Shanghai, April 11: Lewis Hamilton expects Red Bull to be a major threat in China this weekend and says the battle for the Formula One drivers' title is wide open.
The defending champion took the chequered flag in Bahrain last time out having reversed the one-two with Mercedes team-mate Valtteri Bottas from the season-opening Australian Grand Prix.
Max Verstappen completed the podium in Melbourne, but Red Bull struggled to replicate that promise in Bahrain where Ferrari new boy Charles Leclerc was third after a mightily impressive showing.
Most pundits predicted that this season would once again see Hamilton and Ferrari's Sebastian Vettel vying for supremacy.
Hamilton, though, believes the early evidence suggests otherwise.
"At the moment it's clearly not just me and Sebastian," he said, in quotes reported by F1's official website.
"So, I don't see that changing any time soon. At the moment it's at least four of us and the Red Bulls, you definitely can't count them out.
"They've had a bit of a slower start, but I think if you look at last year for example they won the race here and they particularly finished strong. I anticipate it could be something similar.
"On the straights they've been really good so they are clearly, whereas they usually have a really strong car and not so strong engine, it's the other way this year.
"They've got not as strong a car. But they're one of the teams that can develop at a similar rate to Ferrari and us so it's far too early to say.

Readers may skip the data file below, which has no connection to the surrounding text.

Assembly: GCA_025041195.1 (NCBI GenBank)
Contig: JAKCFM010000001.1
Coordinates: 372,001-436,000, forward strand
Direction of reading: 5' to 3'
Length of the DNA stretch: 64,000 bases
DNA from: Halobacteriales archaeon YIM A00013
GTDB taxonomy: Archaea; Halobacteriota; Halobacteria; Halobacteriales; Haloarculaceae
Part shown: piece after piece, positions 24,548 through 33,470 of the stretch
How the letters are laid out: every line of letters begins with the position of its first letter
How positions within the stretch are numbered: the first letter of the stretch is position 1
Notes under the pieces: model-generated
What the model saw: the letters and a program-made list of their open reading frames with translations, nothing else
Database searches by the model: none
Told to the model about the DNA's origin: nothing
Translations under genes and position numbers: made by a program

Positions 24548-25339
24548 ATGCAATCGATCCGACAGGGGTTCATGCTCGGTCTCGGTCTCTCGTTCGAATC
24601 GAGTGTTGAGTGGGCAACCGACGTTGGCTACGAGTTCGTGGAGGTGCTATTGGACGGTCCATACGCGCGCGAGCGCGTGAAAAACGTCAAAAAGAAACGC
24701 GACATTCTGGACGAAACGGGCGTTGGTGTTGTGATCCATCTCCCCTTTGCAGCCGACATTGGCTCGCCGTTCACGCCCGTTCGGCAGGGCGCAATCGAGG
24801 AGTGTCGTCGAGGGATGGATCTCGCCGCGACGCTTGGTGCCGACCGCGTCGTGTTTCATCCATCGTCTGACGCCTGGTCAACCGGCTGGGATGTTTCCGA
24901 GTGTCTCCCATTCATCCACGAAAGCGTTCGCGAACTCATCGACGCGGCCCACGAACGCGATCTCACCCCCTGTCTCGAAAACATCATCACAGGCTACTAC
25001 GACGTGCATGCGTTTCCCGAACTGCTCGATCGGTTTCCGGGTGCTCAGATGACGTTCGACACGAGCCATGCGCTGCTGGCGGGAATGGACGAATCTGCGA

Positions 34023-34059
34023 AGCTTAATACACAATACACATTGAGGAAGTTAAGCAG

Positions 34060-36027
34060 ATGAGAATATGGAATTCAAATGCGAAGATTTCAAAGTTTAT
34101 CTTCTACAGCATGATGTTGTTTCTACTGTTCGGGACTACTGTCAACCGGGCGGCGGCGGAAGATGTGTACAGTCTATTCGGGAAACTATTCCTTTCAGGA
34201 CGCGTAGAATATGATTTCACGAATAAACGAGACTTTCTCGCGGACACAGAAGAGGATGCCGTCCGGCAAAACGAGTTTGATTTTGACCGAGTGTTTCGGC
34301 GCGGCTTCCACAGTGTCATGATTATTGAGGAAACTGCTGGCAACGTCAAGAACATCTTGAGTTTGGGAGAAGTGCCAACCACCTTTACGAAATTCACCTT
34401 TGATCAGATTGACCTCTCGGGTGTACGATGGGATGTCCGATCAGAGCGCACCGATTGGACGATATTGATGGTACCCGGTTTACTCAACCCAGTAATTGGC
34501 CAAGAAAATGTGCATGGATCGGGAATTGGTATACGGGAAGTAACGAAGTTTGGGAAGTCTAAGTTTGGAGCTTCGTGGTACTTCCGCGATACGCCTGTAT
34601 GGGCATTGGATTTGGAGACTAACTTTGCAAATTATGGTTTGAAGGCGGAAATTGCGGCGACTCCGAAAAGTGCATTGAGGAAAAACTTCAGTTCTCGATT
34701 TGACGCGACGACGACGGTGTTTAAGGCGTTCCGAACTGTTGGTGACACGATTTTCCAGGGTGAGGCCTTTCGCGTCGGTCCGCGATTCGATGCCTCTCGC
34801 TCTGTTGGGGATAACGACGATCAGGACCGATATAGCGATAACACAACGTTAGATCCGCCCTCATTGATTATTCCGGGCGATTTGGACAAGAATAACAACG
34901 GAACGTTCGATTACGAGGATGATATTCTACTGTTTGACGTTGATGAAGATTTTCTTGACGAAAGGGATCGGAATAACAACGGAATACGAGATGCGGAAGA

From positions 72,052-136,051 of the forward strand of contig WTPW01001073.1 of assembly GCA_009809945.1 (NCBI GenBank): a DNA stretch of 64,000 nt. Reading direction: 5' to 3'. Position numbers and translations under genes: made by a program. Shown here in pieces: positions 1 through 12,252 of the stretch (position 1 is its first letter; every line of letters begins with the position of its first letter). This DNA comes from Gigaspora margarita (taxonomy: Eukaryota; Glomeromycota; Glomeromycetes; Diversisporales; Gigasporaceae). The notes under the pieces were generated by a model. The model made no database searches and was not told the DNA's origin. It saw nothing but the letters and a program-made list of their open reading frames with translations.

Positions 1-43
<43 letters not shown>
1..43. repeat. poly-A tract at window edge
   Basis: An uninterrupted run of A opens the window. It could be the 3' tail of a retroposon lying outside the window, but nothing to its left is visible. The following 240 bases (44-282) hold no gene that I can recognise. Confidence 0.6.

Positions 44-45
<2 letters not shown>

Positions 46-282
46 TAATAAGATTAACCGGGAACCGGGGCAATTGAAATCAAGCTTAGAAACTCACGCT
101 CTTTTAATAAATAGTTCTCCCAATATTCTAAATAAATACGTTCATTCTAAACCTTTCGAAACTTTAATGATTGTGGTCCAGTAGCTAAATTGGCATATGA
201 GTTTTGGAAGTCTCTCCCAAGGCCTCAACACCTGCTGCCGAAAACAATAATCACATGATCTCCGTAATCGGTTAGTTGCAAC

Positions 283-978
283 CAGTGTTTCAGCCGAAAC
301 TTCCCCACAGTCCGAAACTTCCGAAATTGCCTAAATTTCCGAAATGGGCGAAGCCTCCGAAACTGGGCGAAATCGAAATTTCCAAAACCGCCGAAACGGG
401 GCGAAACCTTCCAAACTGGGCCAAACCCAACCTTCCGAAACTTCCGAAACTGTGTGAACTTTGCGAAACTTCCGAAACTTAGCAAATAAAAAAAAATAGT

"The first few races of every season are really difficult to kind of judge.
"Obviously we didn't expect the performance we had at the first race, we didn't expect to see what we saw at the second race. It's only the third race."
Daniel Ricciardo steered Red Bull to victory in China 12 months ago, but heads into this season's race with new team Renault with a pair of DNF's to his name.
The amiable Australian believes perhaps he and the team are trying to be "too clever" in their approach.
"One thing we've assessed is maybe we're actually trying to do too much over the course of the weekends," he said.
"We got the chance to analyse on the Monday after [Bahrain] and we established that we're maybe currently trying to do too much, where I'm trying to settle in and also my engineers are trying to [learn how to] work with me. And probably all of us, we're trying to be too clever as well.
"I don't want to say that, because you're always trying to find the limits. But for now, maybe we need to keep a more basic approach and just do what we can, do it well and then probably not look for that extra one per cent at the moment."